I had a 1996 VW Passat GLX VR6 that had an oil temp gauge and 10w-40/20w-50 oil was consistantly 10-15 degrees hotter then the 10w-30. 10w-30 idle was always about 202* 10w-40 212*, highway 275moh 10w-30 was 216-220 10w-40 was usually 228-234. It as definetly noticable when I swithed from the 10w-40 I had in there to the 10w-30 the dealer was putting in for their \$20 oil change. I always looked at the oil temp gauge during the summer. I had it once up to 248* driving 80-85mph for 3-4 hours while 90*+ and HUMID. This was with the Sypower 5w-40. [ July 23, 2004, 02:56 PM: Message edited by: dagmando ]

#### kickster

no I dont have oil cooler in either cars. I have lower fan switch and thermostat on the race car but it has a smaller rad compare to the golf.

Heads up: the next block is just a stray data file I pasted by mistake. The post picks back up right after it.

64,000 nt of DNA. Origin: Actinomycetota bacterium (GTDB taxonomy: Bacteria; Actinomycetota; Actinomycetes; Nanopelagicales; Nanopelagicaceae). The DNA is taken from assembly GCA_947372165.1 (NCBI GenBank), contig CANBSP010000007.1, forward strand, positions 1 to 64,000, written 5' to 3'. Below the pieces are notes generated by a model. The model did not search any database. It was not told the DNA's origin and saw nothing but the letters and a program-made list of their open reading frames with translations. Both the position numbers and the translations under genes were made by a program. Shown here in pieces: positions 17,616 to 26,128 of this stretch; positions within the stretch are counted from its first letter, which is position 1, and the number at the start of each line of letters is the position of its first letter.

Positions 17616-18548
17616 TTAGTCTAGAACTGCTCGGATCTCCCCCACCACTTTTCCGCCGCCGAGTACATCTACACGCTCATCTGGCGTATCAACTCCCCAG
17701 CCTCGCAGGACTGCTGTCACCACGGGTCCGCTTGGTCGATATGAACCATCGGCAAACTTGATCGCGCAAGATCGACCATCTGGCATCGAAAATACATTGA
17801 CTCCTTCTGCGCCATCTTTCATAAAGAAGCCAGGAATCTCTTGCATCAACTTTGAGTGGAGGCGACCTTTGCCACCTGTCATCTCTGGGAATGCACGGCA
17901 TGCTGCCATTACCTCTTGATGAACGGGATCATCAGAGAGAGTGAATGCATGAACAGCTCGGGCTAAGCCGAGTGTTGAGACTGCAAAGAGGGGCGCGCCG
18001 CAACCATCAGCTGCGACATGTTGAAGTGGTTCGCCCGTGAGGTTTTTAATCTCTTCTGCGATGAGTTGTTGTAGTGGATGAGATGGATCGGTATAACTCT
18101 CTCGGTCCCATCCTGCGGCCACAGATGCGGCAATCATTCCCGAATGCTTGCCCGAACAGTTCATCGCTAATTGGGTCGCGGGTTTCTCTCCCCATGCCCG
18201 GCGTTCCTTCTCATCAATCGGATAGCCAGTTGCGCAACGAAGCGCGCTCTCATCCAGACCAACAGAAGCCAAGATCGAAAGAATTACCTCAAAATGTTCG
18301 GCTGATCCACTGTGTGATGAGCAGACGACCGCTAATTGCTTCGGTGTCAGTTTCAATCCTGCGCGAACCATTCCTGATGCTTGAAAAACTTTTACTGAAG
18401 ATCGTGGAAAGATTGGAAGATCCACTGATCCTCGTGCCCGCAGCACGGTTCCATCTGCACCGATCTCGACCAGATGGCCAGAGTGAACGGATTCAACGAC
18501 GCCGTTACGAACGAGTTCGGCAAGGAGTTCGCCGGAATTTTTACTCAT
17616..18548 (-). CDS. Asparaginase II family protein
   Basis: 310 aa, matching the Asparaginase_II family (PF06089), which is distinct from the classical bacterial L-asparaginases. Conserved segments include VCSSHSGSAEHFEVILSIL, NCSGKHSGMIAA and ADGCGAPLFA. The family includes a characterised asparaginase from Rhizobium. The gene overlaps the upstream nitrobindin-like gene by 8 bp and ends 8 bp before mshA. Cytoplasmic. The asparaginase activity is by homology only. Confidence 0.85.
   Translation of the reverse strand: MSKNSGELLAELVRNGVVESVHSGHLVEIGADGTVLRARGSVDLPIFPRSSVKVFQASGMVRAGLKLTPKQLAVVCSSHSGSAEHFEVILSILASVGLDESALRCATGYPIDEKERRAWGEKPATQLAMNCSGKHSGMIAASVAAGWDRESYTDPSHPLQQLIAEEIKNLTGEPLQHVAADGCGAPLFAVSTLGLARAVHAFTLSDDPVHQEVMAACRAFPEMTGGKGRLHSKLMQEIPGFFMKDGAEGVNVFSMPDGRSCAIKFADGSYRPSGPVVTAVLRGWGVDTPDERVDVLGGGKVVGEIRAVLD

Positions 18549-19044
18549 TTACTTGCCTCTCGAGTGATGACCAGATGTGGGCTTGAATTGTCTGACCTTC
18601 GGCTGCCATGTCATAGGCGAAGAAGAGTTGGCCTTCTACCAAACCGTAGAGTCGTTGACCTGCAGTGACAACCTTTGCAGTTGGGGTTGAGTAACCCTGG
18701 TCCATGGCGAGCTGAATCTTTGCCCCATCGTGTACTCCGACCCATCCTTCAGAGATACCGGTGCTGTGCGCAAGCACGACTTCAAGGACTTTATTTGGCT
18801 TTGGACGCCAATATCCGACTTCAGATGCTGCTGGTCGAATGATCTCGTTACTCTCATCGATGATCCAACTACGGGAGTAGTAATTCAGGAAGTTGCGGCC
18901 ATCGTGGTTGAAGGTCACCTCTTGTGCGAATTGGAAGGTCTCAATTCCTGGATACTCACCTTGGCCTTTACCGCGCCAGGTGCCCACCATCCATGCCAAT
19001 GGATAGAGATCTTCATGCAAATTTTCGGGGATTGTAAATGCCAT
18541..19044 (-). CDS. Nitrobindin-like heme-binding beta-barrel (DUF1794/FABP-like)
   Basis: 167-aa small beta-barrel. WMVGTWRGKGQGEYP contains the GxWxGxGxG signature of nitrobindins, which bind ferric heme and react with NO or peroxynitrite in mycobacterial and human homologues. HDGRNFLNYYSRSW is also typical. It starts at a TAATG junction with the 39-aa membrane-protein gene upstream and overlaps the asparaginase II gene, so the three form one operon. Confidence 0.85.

#### FowVay

dagmando, I experience the exact same thing in my 1997 Passat. I normally use 15W-40 when weather permits and it always runs hotter than a 10W-30 does. I don't know how accurate the MFA indicator is on these cars but I can repeatedly show these variances.

#### 69 Riv GS

Interesting topic!
quote:
I had a 1996 VW Passat GLX VR6 that had an oil temp gauge and 10w-40/20w-50 oil was consistantly 10-15 degrees hotter then the 10w-30. 10w-30 idle was always about 202* 10w-40 212*, highway 275moh 10w-30 was 216-220 10w-40 was usually 228-234.
It seems plausible that the slower circulating 40/50 weight would have more time to absorb component heat, therefore raising its temp. Think about the cylinder walls(high temp area); a thick oil will spend more time there before it drips/is pushed off. [ July 24, 2004, 10:20 AM: Message edited by: 69 Riv GS ]